We have some tough and unnecessary decisions Tuesday.
On the day of the election primaries, we will be asked what is more important. Do we value leadership at the state level or the local level? Do we choose to vote for those running our county or helping to run our state? Or our school board? Such questions are important but they shouldn't be questions at all.
The three races for county commission seats will be on the Democratic primary while the state House and Senate races, as well as the one contested spot on the school board, will be in the Republican primary. The problem lies with the law that says our local county commission and school board races are partisan races, meaning candidates much choose from the Republican or Democratic parties.
They choose this affiliation not so much because of political ideology, in fact some have not considered this at all. One candidate has said they chose their party affiliation because their opponent also chose that affiliation and they wanted the race over in July instead of November. We can't fault them for that kind of thinking ... it is dictated by a bad system.
Party affiliations mean little if anything at the local level. In this day of the two-party system, voters usually vote for the person and not the party. But on Tuesday, voters will have to choose.
The rule can be changed and should be. It will have to be done through legislation at the state level and we urge our local lawmakers to change it when they go to Atlanta in January.
The Georgia House of Representatives race for the District 153 seat is a prime example. Incumbent Austin Scott and Michael Spinks are both running as Republicans with no Democratic opposition, meaning the winner Tuesday will be in Atlanta next year. That district encompasses most of Tift County and all of Turner County. In Turner County, a heated sheriff's race features two Democratic contenders and voters will probably value that race over the House race. We'll wager that only a few hundred Republican votes, if that many, will be cast in that county.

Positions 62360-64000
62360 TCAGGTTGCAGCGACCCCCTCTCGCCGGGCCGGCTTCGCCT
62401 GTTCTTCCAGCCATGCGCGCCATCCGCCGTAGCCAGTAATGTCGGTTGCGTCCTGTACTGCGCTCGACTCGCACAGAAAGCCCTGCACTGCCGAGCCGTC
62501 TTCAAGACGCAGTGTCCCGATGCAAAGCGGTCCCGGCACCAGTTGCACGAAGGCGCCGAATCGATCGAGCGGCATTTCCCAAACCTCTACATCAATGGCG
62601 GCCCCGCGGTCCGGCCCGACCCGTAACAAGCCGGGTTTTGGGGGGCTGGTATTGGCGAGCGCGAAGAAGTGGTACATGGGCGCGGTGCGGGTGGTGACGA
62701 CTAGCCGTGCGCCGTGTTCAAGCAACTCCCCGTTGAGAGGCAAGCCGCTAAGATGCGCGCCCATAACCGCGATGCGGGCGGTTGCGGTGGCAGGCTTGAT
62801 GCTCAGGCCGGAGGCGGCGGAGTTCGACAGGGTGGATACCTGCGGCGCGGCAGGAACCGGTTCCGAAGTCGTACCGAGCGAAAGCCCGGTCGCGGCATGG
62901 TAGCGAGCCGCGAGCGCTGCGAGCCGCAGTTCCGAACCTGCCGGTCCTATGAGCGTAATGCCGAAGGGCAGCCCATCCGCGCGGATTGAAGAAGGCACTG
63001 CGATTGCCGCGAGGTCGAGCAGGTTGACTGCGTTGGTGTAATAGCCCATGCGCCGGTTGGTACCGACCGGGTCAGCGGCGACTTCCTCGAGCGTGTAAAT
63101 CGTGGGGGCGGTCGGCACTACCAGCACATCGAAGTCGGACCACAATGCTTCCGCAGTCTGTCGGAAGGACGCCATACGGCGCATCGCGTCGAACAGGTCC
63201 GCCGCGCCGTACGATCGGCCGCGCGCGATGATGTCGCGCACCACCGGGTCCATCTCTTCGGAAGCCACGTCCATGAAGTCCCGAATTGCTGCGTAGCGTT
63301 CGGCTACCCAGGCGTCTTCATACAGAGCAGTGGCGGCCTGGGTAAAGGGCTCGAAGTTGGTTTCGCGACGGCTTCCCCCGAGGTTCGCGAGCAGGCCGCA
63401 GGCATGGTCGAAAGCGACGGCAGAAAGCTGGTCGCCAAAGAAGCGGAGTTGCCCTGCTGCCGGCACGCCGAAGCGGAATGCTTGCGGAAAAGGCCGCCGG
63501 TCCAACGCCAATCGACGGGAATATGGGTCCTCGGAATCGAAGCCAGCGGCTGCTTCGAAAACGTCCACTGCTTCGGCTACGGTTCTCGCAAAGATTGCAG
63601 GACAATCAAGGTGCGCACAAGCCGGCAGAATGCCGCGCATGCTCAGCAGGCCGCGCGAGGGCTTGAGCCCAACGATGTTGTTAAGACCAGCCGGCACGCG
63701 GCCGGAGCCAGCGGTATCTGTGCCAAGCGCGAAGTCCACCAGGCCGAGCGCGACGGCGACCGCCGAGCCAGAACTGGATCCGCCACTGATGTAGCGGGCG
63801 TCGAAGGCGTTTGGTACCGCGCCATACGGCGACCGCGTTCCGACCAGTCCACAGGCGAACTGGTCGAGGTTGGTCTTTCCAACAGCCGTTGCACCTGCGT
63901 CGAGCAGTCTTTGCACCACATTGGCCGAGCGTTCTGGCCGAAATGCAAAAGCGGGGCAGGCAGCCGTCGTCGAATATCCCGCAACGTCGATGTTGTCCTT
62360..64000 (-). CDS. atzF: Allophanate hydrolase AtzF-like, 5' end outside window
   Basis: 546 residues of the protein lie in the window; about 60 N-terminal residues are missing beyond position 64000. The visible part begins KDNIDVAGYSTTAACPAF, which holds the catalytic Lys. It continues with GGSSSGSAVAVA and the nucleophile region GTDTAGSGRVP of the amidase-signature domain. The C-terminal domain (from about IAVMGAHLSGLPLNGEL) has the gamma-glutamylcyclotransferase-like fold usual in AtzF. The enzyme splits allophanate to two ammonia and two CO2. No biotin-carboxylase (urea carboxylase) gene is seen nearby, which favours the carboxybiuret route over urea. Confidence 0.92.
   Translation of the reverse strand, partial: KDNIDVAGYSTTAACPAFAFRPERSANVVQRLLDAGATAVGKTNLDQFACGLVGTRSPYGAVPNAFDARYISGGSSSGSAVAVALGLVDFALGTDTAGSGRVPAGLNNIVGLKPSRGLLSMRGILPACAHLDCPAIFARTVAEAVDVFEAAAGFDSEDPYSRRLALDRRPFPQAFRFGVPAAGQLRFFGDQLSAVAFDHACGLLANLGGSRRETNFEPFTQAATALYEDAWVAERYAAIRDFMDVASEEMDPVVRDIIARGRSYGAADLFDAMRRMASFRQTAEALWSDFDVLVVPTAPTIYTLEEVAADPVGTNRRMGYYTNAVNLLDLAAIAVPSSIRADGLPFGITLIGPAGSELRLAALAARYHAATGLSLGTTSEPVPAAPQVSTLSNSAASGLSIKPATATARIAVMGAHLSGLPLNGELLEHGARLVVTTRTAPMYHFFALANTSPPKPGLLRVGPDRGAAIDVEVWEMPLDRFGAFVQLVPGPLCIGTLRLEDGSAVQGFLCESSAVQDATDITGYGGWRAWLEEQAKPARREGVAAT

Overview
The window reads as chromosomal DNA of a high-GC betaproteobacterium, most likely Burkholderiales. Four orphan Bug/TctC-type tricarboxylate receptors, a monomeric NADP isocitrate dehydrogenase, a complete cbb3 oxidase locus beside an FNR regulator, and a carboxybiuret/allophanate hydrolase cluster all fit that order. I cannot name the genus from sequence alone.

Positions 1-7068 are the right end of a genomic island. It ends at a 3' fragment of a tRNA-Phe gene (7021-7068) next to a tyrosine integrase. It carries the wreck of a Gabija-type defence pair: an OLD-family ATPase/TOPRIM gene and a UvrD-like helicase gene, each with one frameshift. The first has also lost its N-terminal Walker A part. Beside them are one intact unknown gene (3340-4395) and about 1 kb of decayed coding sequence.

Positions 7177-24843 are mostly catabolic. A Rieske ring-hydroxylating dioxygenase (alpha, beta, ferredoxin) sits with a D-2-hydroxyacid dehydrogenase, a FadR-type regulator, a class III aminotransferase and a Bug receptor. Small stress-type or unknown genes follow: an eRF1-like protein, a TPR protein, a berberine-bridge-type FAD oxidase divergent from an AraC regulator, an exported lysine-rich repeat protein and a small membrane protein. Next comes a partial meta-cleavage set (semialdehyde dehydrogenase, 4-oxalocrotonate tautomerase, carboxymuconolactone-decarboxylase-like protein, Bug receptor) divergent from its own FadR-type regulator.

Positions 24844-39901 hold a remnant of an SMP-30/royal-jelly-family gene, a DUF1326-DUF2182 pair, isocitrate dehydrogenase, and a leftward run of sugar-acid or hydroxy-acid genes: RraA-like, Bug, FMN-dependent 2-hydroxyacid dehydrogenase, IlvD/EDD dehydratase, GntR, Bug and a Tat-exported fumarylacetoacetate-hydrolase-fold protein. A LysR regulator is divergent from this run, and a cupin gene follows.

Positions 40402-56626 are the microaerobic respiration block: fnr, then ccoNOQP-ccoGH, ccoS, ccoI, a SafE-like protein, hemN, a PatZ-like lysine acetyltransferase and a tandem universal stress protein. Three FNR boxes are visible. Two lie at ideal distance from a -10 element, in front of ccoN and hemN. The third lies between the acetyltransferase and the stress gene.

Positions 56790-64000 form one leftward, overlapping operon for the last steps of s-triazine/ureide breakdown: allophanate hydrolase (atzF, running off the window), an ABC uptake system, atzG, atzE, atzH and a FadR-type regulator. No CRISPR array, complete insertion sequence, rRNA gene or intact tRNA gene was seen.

In Tift County, the Democratic county commission races could pull significant numbers from the House race. Or it could work the other way and some may vote in the House race, which could alter the outcome of the commission races.
It will also affect the Senate race featuring Republicans Joseph Carter and Carden Summers, but probably to a lesser degree since this district covers several more counties.
Being a Republican or Democrat commissioner may mean something in larger counties such as Fulton or DeKalb. But all it means in Tift County is that we'll have to make some serious choices about which races mean more to us on Tuesday. We hope it's the last time we're forced to make such unnecessary choices.
But before you go to the polls Tuesday, know which races most affect you and know which color ballot you will pick up. It's an important, if unneeded, decision.
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